Image Credit: Markus Bernet
According to thematic strategist Luke Templeman “A tax on remote workers has been needed for a long time, Covid has just made it (more) obvious.”
Templeman has said that “that remote workers were contributing less to the infrastructure of the economy whilst receiving its benefits”, by spending less on travel costs, lunch, clothing and socialisation. The pandemic has seen remote workers in the UK rise by 47 per cent and according to an international survey conducted by Deutsche Bank, a rise too in workers wanting to continue working from home. It’s not improbable that redistribution of capital needs to be re-examined in a new era of working from home, and perhaps this suggestion holds some merit.
Economist Jan Schnellenbach seems to disagree: "While it's true that they don't have any commuting costs," he continued, "they have higher costs at home for, say, heating, electricity, printing paper and other office materials."
Templeman states that the taxes can be used to support those who have been displaced during the pandemic. The work-from-home tax would raise £6.9 billion, which would cover the cost of a £2,000 grant to 12 per cent of workers aged over 25 earning a minimum wage.
Theoretically this could help millions of people across the UK, who have been hit heavily by the pandemic. The pandemic has exposed many flaws within the current economic infrastructure, especially regarding jobs that have always been able to be remotely operated. Although Templeman has stated the eagerness of many individuals who want to continue working from home, there is also a willingness from companies themselves to continue this trend.
During the pandemic the top thirty-two largest companies have seen their profits soar; Amazon has reached a whopping $401 billion net worth. Workers have saved on travel costs, lunch and socializing but companies have generally needed to pay less on upkeep of workplace maintenance and costs, less on facilitating face to face interactions, and recent research shows productivity has increased.
Facebook released the concept of moving executives to 100 per cent remote work, which found the financial benefit of adjusting executive pay based on locality, a strategy which could save other larger companies millions of dollars that can be reinvested in future products and services.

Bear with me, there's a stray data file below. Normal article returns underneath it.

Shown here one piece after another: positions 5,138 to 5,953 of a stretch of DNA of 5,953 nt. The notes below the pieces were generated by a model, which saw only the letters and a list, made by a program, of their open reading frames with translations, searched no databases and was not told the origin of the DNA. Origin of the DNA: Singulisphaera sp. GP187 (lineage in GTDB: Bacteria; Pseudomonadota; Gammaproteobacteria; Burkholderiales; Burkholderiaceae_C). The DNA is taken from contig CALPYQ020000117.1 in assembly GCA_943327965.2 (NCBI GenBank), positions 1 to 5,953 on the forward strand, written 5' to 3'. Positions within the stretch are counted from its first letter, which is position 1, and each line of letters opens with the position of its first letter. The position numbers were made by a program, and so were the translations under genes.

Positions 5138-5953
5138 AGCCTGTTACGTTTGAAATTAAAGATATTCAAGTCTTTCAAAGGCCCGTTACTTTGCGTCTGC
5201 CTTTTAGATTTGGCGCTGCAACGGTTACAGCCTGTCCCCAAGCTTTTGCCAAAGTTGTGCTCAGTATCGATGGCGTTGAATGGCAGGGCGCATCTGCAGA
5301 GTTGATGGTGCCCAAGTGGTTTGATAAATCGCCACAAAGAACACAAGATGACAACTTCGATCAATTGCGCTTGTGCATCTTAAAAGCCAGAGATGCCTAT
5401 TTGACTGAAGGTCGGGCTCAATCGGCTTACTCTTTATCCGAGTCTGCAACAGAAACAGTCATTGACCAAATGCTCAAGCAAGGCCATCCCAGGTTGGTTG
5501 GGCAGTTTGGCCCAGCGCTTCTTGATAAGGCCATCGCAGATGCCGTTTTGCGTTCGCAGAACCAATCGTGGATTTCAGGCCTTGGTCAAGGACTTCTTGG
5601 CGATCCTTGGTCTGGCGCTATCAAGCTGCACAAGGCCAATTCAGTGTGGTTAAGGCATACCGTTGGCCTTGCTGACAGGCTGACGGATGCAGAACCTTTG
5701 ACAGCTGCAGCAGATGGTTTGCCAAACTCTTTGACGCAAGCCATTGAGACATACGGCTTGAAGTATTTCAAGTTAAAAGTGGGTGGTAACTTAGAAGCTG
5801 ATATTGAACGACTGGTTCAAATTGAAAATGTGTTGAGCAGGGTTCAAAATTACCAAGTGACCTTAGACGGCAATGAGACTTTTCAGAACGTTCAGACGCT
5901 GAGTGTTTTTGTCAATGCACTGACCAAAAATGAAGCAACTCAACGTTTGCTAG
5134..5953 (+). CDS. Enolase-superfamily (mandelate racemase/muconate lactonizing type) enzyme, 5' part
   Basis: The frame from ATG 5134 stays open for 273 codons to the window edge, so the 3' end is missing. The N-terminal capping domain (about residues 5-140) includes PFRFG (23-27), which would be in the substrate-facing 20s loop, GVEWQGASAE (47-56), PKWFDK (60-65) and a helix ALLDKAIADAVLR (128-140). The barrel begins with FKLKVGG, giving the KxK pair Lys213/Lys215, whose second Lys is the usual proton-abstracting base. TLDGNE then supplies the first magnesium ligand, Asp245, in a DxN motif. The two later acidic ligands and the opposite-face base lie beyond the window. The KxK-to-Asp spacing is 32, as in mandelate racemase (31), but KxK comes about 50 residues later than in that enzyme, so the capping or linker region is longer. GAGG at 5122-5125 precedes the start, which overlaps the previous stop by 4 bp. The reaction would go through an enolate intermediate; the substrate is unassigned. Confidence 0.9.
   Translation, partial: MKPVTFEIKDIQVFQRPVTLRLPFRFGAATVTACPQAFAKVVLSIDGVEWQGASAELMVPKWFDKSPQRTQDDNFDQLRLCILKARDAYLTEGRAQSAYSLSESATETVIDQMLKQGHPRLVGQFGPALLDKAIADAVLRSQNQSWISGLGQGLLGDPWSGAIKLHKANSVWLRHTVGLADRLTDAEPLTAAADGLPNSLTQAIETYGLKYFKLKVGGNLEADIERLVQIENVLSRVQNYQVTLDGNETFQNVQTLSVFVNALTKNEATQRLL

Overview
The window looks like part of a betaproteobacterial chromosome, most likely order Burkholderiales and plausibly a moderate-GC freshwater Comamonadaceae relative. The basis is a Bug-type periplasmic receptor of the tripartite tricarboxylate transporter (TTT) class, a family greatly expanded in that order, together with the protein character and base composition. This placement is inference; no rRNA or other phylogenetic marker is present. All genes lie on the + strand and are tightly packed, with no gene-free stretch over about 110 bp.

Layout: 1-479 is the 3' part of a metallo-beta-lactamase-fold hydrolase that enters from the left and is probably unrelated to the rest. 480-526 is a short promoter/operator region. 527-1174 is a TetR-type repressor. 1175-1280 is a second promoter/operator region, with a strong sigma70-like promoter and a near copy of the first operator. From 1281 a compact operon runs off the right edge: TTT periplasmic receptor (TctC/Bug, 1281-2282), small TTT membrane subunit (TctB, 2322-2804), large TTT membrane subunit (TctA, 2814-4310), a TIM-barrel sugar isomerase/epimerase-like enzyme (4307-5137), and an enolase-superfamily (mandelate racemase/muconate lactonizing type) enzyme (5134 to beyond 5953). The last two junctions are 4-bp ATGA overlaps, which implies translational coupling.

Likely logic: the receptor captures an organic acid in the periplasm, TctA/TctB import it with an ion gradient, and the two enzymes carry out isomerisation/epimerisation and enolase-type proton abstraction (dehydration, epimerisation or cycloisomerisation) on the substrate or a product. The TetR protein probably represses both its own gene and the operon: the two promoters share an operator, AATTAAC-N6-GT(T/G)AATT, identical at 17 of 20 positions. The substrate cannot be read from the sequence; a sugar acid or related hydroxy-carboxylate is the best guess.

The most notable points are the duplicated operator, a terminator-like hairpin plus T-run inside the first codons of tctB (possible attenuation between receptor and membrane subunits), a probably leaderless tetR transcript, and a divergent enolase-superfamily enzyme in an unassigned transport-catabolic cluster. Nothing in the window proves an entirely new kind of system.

On average, medium to large companies are benefiting from remote work, but taxing low income remote workers doesn’t seem to be the answer according to general reaction. During the pandemic the redistributive justice has been stretched as much as the government has allowed. The suggestion for higher taxes on workers doesn’t guarantee any political support, or any promise that the government will redistribute that capital accordingly.
Templeman states it can help those who are required to engage in face to face interactions like the NHS. But as we’ve seen during the pandemic, the call for a pay rise for NHS staff has only been met with a round of applause.
Some have speculated that this suggestion was made to socialise losses in the heavy investment of commercial real estate (including offices and work environments) made before the pandemic. The Washington Post recently posted an article detailing how banks have been struggling with mounting debts from commercial real estate investing, with delinquent payments rising by 10.5 per cent since the pandemic.
Deutsche Bank, Goldman Sachs and JPMorgan Chase have bundled about $550 billion worth of commercial mortgages into securities and sold them as investments to pension funds, life insurance companies and mutual funds. This bundling is often done as a high risk/ high reward strategy done at times of economic crisis. A 5 per cent tax on remote workers for the use of redistributing it to those who have been displaced allows them to have enough disposable income to feed back into the economy, and hopefully this can stimulate the economy enough to reduce the rate of delinquent payments on mortgages.
According to experts remote working is here to stay, so we need to rethink how labour and the economy relate to one another in a rapidly changing work environment. However, Deutsche Bank’s proposal seems to be absolutely ludicrous and goes against the legal requirements of how taxes work in most countries, in that they should be targeted towards people’s economic performance.
Only around a third of FTSE 100 firms have announced cuts to executive pay in response to the Covid-19 crisis – and most of the measures are superficial in nature. If we’re looking for a legal and conservative means of taxation, shouldn’t we be looking at those near the top of the ladder?